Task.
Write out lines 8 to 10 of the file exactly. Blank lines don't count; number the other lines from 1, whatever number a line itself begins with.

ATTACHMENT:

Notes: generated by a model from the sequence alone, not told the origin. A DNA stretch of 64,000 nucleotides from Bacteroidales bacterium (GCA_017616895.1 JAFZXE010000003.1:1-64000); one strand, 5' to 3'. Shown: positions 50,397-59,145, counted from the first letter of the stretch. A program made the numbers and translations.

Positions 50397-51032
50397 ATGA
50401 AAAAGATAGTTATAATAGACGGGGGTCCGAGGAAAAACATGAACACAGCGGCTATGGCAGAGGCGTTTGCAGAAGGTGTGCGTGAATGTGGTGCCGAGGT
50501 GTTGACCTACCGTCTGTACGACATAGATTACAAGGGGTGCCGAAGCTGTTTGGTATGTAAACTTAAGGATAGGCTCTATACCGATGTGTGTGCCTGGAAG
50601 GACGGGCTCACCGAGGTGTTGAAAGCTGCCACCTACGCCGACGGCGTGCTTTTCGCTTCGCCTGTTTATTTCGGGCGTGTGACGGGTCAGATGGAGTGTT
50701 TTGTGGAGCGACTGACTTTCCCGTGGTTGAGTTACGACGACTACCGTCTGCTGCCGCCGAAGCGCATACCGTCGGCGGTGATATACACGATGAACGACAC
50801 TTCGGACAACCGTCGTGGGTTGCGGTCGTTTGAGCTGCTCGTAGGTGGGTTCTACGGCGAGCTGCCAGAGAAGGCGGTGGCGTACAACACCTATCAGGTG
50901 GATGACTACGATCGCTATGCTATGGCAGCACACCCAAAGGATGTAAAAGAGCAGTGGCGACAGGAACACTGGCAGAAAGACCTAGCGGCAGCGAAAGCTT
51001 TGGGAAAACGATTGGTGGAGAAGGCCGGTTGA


50801 TTCGGACAACCGTCGTGGGTTGCGGTCGTTTGAGCTGCTCGTAGGTGGGTTCTACGGCGAGCTGCCAGAGAAGGCGGTGGCGTACAACACCTATCAGGTG
50901 GATGACTACGATCGCTATGCTATGGCAGCACACCCAAAGGATGTAAAAGAGCAGTGGCGACAGGAACACTGGCAGAAAGACCTAGCGGCAGCGAAAGCTT
51001 TGGGAAAACGATTGGTGGAGAAGGCCGGTTGA